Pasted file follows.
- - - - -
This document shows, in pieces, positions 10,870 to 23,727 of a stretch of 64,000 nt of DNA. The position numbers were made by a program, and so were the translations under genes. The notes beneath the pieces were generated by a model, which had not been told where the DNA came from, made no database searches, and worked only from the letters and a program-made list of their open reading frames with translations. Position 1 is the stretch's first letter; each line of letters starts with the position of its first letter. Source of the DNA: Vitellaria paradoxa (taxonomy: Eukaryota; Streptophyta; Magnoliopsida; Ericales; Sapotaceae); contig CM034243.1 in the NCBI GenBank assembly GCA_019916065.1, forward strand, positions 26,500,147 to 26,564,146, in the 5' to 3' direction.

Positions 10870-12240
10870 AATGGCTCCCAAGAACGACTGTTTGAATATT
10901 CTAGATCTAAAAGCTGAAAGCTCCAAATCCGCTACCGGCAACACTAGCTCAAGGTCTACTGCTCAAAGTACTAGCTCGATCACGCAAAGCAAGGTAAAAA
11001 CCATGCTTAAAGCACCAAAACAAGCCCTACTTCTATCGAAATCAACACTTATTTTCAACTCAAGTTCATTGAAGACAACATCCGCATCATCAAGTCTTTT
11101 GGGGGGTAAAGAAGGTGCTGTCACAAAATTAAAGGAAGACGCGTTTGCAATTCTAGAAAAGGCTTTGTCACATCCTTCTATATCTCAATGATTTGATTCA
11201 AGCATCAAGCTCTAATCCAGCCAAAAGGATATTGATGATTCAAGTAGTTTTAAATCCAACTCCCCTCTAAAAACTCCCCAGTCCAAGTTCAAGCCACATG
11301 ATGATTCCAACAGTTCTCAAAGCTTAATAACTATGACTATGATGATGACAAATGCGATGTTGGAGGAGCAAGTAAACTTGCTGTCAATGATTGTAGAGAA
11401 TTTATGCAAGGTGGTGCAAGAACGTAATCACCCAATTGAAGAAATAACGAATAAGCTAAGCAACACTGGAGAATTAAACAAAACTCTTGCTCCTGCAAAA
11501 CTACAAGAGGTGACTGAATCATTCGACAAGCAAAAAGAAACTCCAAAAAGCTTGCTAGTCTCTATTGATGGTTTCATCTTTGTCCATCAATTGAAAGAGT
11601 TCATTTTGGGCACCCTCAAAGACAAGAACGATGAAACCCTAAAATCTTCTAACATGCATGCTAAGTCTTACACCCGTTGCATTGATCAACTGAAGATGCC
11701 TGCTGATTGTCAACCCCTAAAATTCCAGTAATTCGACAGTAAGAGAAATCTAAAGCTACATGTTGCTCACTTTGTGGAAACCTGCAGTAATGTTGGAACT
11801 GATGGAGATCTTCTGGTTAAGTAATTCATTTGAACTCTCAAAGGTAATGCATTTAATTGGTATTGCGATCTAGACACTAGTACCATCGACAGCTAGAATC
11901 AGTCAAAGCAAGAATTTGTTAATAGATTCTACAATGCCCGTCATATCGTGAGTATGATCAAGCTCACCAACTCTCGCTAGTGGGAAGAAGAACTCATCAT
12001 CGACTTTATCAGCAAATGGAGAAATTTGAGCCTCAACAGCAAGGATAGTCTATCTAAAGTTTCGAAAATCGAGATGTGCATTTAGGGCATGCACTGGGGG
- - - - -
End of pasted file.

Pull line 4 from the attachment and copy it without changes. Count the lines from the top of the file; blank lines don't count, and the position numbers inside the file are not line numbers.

10901 CTAGATCTAAAAGCTGAAAGCTCCAAATCCGCTACCGGCAACACTAGCTCAAGGTCTACTGCTCAAAGTACTAGCTCGATCACGCAAAGCAAGGTAAAAA